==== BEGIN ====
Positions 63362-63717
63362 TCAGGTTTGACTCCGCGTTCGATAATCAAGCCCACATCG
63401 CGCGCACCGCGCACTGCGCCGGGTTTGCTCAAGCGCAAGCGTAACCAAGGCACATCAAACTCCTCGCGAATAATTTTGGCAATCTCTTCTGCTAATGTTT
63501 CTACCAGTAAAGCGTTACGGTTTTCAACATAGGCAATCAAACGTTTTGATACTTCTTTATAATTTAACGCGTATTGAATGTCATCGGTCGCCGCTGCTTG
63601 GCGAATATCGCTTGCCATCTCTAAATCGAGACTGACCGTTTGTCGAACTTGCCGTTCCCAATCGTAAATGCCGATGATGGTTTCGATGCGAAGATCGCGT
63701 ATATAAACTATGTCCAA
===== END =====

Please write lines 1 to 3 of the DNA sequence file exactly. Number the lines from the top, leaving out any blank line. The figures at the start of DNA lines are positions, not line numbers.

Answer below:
Positions 63362-63717
63362 TCAGGTTTGACTCCGCGTTCGATAATCAAGCCCACATCG
63401 CGCGCACCGCGCACTGCGCCGGGTTTGCTCAAGCGCAAGCGTAACCAAGGCACATCAAACTCCTCGCGAATAATTTTGGCAATCTCTTCTGCTAATGTTT